Ukraine’s dairy and livestock sectors needs urgent post-war assistance

13-12-2022 | |
Farmers and stakeholders gathered at EuroTier to learn more about the current situation of the agricultural industry in Ukraine. Photos: Chris McCullough
Farmers and stakeholders gathered at EuroTier to learn more about the current situation of the agricultural industry in Ukraine. Photos: Chris McCullough

The livestock sector in Ukraine is currently suffering huge losses due to the war inflicted by Russia and will need big global assistance to recuperate when the hostilities end.

The war has affected every livestock sector in Ukraine. This happens still, due to constant shelling of farms and agri businesses by the Russians. The Ukrainians however have adopted a steadfast determination to rebuild.

In fact, estimates say that Ukraine will lose around 30% of its total livestock numbers by the time this war is over.

Slow agri export due to bombing

Prior to the war, the agricultural sector in Ukraine was over 17% of the GDP and earned the country over 40% in foreign exchange income. However, since the war began, agri exports from Ukraine have been very slow when the Russians bombed the key ports. That scenario is improving with a permissible export corridor currently operational to allow the shipment of grains and other products to leave Ukraine.

This amounts to 1.5 to 2 million tonnes per month, significantly down from the pre-war figure of 6 to 7 million tonnes per month.

Stakeholder meetings EuroTier 2022

During EuroTier in Germany a number of stakeholder meetings were held to show support for Ukraine. They outlined the current situation of the agricultural industry there and the plans in place to revive it.

Current situation livestock sector Ukraine

To paint the picture, the Ministry of Agrarian Policy and Food of Ukraine estimates the agricultural sector alone has already lost US$ 40 billion. However, if we take a more forensic look at the damages to the specific livestock sectors, the figures are quite startling.

According to the Ukrainian Agri Council, the loss of commercial pig production output is estimated at 13-15%. Yearly pork production is likely to decrease to 365,000 to 380,000 tonnes in slaughter weight equivalent, compared to 432,000 tonnes of the previous year.

The bombing totally destroyed 15 pig farms, the biggest of which had 32,000 pigs. However, 19 of 24 regions that produce pigs have resumed operations and are in the process of resuming crucial seller supplier relations.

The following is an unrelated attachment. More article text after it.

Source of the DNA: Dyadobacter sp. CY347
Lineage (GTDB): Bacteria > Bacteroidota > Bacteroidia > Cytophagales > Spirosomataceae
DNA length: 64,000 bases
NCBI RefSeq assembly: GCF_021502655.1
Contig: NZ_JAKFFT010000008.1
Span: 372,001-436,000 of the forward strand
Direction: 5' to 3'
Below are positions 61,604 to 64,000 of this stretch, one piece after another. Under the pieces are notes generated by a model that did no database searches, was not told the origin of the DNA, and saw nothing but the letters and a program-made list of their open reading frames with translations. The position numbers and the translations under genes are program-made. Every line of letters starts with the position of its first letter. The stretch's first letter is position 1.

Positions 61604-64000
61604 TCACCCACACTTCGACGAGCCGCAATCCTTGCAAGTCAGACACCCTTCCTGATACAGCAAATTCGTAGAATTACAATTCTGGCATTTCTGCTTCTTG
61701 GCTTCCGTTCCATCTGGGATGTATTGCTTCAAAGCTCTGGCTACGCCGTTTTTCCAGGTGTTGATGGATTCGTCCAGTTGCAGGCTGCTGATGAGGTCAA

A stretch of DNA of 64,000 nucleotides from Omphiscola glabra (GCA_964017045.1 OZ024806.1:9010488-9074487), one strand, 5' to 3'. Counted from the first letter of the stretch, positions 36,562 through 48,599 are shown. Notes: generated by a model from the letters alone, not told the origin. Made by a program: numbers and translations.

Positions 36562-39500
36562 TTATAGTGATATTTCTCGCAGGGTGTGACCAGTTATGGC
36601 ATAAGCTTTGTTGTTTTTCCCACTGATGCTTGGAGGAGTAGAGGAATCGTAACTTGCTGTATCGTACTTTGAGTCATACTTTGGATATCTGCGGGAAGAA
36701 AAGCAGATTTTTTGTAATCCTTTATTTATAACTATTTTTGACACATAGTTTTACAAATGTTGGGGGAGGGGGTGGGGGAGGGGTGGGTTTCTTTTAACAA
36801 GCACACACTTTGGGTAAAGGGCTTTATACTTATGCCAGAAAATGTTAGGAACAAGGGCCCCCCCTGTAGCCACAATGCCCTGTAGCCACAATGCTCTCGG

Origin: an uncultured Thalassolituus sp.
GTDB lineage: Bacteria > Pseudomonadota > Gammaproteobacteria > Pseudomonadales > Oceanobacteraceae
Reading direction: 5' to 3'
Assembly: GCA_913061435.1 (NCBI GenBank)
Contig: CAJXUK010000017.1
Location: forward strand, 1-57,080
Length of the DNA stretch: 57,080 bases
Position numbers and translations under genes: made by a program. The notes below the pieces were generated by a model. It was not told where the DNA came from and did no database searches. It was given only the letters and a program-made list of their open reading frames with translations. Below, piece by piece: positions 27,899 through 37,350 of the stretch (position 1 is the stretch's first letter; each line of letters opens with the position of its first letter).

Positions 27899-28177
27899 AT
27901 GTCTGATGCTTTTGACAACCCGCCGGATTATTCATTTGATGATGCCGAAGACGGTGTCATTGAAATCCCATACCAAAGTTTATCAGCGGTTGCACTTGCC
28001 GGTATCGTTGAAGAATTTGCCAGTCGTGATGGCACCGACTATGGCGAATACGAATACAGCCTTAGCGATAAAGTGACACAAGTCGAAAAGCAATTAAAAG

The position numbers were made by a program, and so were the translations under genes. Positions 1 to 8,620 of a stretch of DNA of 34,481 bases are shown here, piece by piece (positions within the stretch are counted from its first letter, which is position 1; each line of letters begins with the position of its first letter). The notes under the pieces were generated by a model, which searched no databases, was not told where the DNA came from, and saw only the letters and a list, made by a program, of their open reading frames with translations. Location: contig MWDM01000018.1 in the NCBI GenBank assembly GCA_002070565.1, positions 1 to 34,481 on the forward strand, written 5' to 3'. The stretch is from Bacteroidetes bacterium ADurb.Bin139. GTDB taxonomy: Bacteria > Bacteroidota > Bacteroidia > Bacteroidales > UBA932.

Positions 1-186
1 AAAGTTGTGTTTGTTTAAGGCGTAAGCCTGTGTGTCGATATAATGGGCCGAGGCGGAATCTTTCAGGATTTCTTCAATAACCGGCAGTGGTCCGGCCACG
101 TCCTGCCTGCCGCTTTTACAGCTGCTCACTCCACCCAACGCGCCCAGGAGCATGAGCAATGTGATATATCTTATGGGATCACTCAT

The Association of Pig Breeders says the industry can reach the pre-war level of production in 1 to 2 years’ time.

Marshall Plan

A number of Ukrainian agri associations presented a Marshall Plan to an audience of farmers gathered at EuroTier for round table talks.

The meeting was organised by the Ukrainian Agri Council, the Association of Milk Producers, the Association of Ukrainian Pig Breeders, and the SAVEUA charity fund.

All of them call for prioritising significant investments for the agricultural sector once the war is over.

Andriy Dykun, chairman of the Ukrainian Agri Council.
Andriy Dykun, chairman of the Ukrainian Agri Council.

‘Farmers are surviving’

Andriy Dykun, chairman of the Ukrainian Agri Council (UAC) and founder of the SAVEUA Charitable Foundation, explained the current dire situation of the Ukrainian livestock sector.

He said: “Today, farmers who have animal husbandry are more or less surviving in Ukraine. The war proved to everyone how important it is to produce products with added value. Animal husbandry provides an opportunity, large agrarian companies have already begun to think about it,” he said.

“I predict that the recovery of Ukrainian animal husbandry after the war will be extremely rapid. But we need European and American processing technologies, as well as an understanding of who our partners will be. Ukraine is intensifying the export of dairy products, but there is not a single factory that can process more than a 1.000 tonnes of milk. This is the future, and we have good dairy farms. I believe that Ukrainian dairy farms are the most efficient in Europe today, but they lack effective processing,” he added.